A memoir from the shadows that’s just as fascinating as those that inhabit the spotlight.

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A ghostwriter pens her own revealing story.

Cagan (Peace Is Possible, 2007, etc.) has worked as a professional writer for more than 20 years. On the surface, she’s lived an enviable, adventurous life, hobnobbing with the rich and famous and traveling the world. Yet her memoir is an honest, balanced reflection that follows the circuitous path she took to achieving peace and, perhaps, contentment. Cagan was a dancer for years before taking a foray into acting and eventually ending up as a writer. The self-confidence and discipline that Cagan learned in ballet helped her in many of her subsequent challenges and prepared her for the unconventional life she would ultimately lead. Later, as a ghostwriter, she learned the art of ordering the chaos of another person’s life and truly dissolving her own self to become “the other.” The memoir then reflects on her work as a writer in addition to other aspects of her past, such as failed marriages, her relationship with her mother, and the death of a loved one. She explores broad topics, such as religion and aging, offering numerous anecdotes and relating hard lessons she’s learned. It’s an intriguing and potentially frightening undertaking to move from composing others’ stories to exposing one’s own inner workings. As Cagan does so, she’s often candid, humorous, reflective, and remorseful; she doesn’t shy away from divulging the darker aspects of her life, including frequent drug use and abusive relationships. Her memoir takes a nonlinear, thematically organized approach. This strategy pays off as the chapters pull from different eras of her life, connected by thematic threads. In “Intrepid,” for example, the topics range from her father’s fearlessness to her own courage years later volunteering at an AIDS hospice. In the closing pages, Cagan wonders whether she’s “done enough” to pen an interesting memoir. Simply put: she has.

A memoir from the shadows that’s just as fascinating as those that inhabit the spotlight. 

Pub Date: June 25, 2015

ISBN: 978-1-5053-1962-0

Page Count: 286

Publisher: CreateSpace

Review Posted Online: Aug. 7, 2015

Kirkus Reviews Issue: Oct. 1, 2015


The author's youthfulness helps to assure the inevitable comparison with the Anne Frank diary although over and above the...

Elie Wiesel spent his early years in a small Transylvanian town as one of four children. 

He was the only one of the family to survive what Francois Maurois, in his introduction, calls the "human holocaust" of the persecution of the Jews, which began with the restrictions, the singularization of the yellow star, the enclosure within the ghetto, and went on to the mass deportations to the ovens of Auschwitz and Buchenwald. There are unforgettable and horrifying scenes here in this spare and sombre memoir of this experience of the hanging of a child, of his first farewell with his father who leaves him an inheritance of a knife and a spoon, and of his last goodbye at Buchenwald his father's corpse is already cold let alone the long months of survival under unconscionable conditions.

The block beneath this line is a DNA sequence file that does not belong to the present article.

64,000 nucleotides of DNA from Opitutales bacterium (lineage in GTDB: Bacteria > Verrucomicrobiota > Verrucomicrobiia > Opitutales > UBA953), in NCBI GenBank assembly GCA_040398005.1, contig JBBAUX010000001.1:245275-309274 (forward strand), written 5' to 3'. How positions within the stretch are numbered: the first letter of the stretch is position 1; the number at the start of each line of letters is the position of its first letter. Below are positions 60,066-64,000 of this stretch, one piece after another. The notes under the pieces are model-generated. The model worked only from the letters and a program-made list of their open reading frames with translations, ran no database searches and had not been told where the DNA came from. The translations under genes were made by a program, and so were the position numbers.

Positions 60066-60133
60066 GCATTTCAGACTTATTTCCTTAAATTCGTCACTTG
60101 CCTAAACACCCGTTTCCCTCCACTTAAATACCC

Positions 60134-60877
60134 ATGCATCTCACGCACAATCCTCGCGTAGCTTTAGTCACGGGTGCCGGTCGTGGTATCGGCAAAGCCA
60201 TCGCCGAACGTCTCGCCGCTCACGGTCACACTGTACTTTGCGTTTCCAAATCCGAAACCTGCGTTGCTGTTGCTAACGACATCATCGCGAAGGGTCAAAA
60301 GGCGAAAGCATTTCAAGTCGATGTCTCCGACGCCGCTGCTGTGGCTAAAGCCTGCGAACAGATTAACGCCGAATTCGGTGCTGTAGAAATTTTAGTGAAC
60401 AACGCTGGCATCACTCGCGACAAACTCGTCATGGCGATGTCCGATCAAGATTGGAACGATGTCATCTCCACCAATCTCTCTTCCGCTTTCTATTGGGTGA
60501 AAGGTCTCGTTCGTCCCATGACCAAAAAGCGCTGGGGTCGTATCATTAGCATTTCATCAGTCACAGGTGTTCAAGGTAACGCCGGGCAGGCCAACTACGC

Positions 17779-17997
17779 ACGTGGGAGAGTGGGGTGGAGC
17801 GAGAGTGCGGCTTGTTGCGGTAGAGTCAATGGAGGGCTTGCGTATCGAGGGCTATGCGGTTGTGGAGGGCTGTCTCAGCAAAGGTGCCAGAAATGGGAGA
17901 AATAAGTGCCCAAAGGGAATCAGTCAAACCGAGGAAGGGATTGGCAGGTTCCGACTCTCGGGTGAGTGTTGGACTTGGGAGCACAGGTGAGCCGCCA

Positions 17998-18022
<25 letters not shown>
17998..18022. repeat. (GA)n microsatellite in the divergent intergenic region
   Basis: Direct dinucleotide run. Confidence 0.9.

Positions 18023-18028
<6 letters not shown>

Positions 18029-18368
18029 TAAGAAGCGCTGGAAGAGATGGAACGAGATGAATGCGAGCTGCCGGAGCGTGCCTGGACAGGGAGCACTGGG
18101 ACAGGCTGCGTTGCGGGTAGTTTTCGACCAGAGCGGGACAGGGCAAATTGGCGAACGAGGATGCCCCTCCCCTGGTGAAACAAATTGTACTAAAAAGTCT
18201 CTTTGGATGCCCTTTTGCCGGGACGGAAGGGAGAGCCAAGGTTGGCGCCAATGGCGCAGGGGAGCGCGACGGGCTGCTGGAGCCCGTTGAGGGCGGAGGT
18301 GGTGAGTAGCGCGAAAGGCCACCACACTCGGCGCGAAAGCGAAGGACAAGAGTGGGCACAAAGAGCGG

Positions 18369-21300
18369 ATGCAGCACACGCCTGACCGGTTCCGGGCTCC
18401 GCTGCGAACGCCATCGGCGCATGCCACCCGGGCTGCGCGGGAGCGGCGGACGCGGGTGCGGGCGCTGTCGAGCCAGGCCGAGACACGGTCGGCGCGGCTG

The author's youthfulness helps to assure the inevitable comparison with the Anne Frank diary although over and above the sphere of suffering shared, and in this case extended to the death march itself, there is no spiritual or emotional legacy here to offset any reader reluctance.

Pub Date: Jan. 16, 2006

ISBN: 0374500010

Page Count: 120

Publisher: Hill & Wang

Review Posted Online: Oct. 7, 2011

Kirkus Reviews Issue: Jan. 15, 2006



Well-told and admonitory.

Young-rags-to-mature-riches memoir by broker and motivational speaker Gardner.

Born and raised in the Milwaukee ghetto, the author pulled himself up from considerable disadvantage. He was fatherless, and his adored mother wasn’t always around; once, as a child, he spied her at a family funeral accompanied by a prison guard. When beautiful, evanescent Moms was there, Chris also had to deal with Freddie “I ain’t your goddamn daddy!” Triplett, one of the meanest stepfathers in recent literature. Chris did “the dozens” with the homies, boosted a bit and in the course of youthful adventure was raped. His heroes were Miles Davis, James Brown and Muhammad Ali. Meanwhile, at the behest of Moms, he developed a fondness for reading. He joined the Navy and became a medic (preparing badass Marines for proctology), and a proficient lab technician. Moving up in San Francisco, married and then divorced, he sold medical supplies. He was recruited as a trainee at Dean Witter just around the time he became a homeless single father. All his belongings in a shopping cart, Gardner sometimes slept with his young son at the office (apparently undiscovered by the night cleaning crew). The two also frequently bedded down in a public restroom. After Gardner’s talents were finally appreciated by the firm of Bear Stearns, his American Dream became real. He got the cool duds, hot car and fine ladies so coveted from afar back in the day. He even had a meeting with Nelson Mandela. Through it all, he remained a prideful parent. His own no-daddy blues are gone now.

Well-told and admonitory.

Pub Date: June 1, 2006

ISBN: 0-06-074486-3

Page Count: 320

Publisher: Amistad/HarperCollins

Review Posted Online: May 19, 2010

Kirkus Reviews Issue: March 15, 2006

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